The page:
Unwanted medications are something most of us have — whether it is aspirin past its “use by” date or prescribed painkillers we did not take. We have all heard about the alarming epidemic of prescription drug abuse; none of us wants our unwanted drugs to get into the wrong hands. What is the best way to dispose of them?
Let’s start with what NOT to do. The CT Department of Energy and Environmental Protection (DEEP) warns: Do not flush prescription medicines or over the counter products down the sink or toilet! While this method of disposal does prevent someone from taking the medications (either accidentally or intentionally), it also causes water pollution and has adverse effects on fish and other aquatic wildlife. Trace amounts of all kinds of drugs pass through septic systems and sewage plants untreated and have been found in some drinking water supplies.
Consumers have several safe disposal options.
Take Your Unwanted Prescription Drugs to a One-Day Collection
April 30, 2016 is a National Prescription Drug Take-Back Day, sponsored by the Drug Enforcement Agency (DEA). You can find a collection site in your neighborhood here. Americans turned in 350 tons of prescription drugs at more than 5,000 sites on the September 2015 Drug Take-Back Day. In its ten Take Back events to date, the DEA and its partners have collected over 5.5 million pounds—more than 2,750 tons—of pills. Why is this initiative so important? According to the DEA’s Drug Take-Back Day press release, studies show that a majority of abused prescription drugs are obtained from family and friends, many from the home medicine cabinet.
Deposit Unwanted Medications in a Locked Drug Box
- If you live in Connecticut, you can find out from this interactive map whether your local police department has a locked drug drop box. These boxes are secured in the lobby of the police department and are accessible anytime the department is open. No questions asked, just drop the unwanted medications in and they will be safely and securely destroyed.
- You CAN discard: Over-the-counter medications, prescription medications, medication samples, medicated lotions or ointments, and medications for household pets.
- The following items are NOT accepted: needles or other “sharps,” hazardous waste, or thermometers. For disposal of “Sharps,” follow the recommendations of the FDA listed here. Hazardous waste and thermometers should be brought to HazWaste Central when it opens in mid-May.
Dispose of Them in Your Trash (after following these simple steps):
- Keep medication in its original container. Cross out patient’s name or remove label.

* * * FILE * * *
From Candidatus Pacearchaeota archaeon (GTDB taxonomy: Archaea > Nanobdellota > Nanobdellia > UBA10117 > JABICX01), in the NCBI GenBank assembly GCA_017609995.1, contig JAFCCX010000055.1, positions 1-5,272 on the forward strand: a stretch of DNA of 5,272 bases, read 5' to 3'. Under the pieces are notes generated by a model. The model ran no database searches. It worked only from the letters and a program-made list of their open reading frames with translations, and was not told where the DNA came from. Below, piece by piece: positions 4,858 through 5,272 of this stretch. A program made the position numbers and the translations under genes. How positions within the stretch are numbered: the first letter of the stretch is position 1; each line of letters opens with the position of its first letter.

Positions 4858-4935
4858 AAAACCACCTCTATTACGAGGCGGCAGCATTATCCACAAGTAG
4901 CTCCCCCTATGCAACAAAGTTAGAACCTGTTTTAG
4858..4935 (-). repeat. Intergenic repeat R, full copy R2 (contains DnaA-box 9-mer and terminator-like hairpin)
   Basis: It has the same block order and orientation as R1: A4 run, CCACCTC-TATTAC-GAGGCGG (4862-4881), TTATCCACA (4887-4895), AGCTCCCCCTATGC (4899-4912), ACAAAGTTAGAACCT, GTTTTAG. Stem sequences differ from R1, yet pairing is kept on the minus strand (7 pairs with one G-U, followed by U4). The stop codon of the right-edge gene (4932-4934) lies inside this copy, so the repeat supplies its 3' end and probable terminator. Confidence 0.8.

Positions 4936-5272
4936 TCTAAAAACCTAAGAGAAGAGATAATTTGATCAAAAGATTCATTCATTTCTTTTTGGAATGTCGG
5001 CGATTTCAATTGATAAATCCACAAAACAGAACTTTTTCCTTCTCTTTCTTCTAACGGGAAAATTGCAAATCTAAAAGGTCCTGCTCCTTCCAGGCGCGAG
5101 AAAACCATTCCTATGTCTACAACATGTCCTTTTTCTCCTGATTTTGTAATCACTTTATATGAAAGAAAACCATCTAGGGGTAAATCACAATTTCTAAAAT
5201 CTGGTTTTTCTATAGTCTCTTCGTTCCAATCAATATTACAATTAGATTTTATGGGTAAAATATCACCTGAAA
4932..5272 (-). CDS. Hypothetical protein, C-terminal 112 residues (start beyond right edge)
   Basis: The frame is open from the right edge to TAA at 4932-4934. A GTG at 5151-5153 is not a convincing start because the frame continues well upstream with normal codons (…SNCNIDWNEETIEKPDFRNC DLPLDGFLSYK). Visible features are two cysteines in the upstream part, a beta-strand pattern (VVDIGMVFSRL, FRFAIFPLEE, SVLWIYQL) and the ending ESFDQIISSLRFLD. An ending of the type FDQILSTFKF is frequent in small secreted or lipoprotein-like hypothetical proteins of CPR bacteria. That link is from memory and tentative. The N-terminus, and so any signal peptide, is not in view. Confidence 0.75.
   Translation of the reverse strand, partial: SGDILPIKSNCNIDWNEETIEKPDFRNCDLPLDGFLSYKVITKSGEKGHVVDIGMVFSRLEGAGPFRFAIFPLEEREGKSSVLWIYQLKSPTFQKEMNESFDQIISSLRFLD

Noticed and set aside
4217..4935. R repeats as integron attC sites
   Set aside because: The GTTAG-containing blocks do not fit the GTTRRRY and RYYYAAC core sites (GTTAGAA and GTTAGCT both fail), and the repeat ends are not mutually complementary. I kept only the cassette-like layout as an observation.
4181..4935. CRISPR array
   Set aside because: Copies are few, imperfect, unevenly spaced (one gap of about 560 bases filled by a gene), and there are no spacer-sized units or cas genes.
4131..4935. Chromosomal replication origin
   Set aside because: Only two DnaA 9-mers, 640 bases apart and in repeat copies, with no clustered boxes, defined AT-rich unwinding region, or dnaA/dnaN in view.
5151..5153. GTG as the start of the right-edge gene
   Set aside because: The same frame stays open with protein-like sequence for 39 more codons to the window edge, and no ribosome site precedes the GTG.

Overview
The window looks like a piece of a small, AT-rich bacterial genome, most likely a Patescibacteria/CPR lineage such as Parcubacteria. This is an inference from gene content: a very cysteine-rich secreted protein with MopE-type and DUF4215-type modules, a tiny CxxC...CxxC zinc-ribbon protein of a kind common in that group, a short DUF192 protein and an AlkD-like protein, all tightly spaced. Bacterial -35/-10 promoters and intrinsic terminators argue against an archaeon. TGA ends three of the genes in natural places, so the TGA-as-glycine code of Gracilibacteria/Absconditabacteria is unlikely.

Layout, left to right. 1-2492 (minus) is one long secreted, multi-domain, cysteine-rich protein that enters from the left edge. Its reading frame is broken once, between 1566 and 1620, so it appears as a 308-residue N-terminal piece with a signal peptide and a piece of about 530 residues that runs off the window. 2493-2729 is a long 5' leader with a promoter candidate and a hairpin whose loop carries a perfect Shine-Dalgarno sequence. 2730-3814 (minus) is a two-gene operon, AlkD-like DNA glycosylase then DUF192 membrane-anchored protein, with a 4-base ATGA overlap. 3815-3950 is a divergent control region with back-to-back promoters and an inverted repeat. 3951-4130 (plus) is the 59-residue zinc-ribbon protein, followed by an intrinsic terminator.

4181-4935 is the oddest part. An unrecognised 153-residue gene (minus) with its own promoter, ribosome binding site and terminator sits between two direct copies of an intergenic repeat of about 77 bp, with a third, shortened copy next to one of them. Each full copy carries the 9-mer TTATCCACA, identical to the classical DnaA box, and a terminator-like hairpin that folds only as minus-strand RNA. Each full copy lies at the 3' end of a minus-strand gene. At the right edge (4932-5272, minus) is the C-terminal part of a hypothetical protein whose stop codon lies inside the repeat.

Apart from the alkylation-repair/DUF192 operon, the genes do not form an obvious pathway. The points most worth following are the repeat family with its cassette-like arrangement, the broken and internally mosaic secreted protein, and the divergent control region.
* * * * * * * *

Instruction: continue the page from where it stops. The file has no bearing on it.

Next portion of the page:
- Modify the medications to discourage consumption and to prevent unused prescriptions from being retrieved and abused. For pills or capsules: add a small amount of water to partially dissolve them. For liquid medications: add salt, flour, charcoal, kitty litter or a powdered spice to make a pungent, unsightly mixture that discourages anyone from eating it. For blister packs: wrap pack containing pills in multiple layers of duct tape.
- Seal and conceal. Tape medicine container lid shut with packing / duct tape. Place inside a non-transparent bag or container (such as an empty yogurt tub) so it cannot be seen. Do not conceal medicines in food products because animals could inadvertently eat them.
- Discard the container in your trash can. Do not put container in your recycling bin!
- Be sure to follow these steps for pet medications, too.
- For more general information see this downloadable guide prepared by the CT Department of Consumer Protection Prescription Monitoring Program.
Finally, an Important Warning:
Remember to keep all your medications secure and out of sight of any young ones, in your home and when you travel. According to WebMD, medications are the leading cause of child poisoning in the U.S. Each year more than 60,000 kids ages five and under are treated in emergency rooms in the U.S. after getting into medications. Those handy daily pill reminder boxes are particularly enticing to young explorers, as are colorful pills dropped and left on the floor.
NOTE: One of the many hats I wear is graphic designer of HomeHaven News, the monthly newsletter for HomeHaven, a member of the Village to Village Network. This article is an expanded version of my “Responsible Downsizing” column in the April, 2016 edition. HomeHaven and the growing network of villages around the country are an extraordinary resource for people who want to “live life to the fullest in the comfort of their own home.”
I hope you find all of this info “Things Worth Knowing.” Check for more stories like these as time goes by. [And search this blog for more posts in this vein.]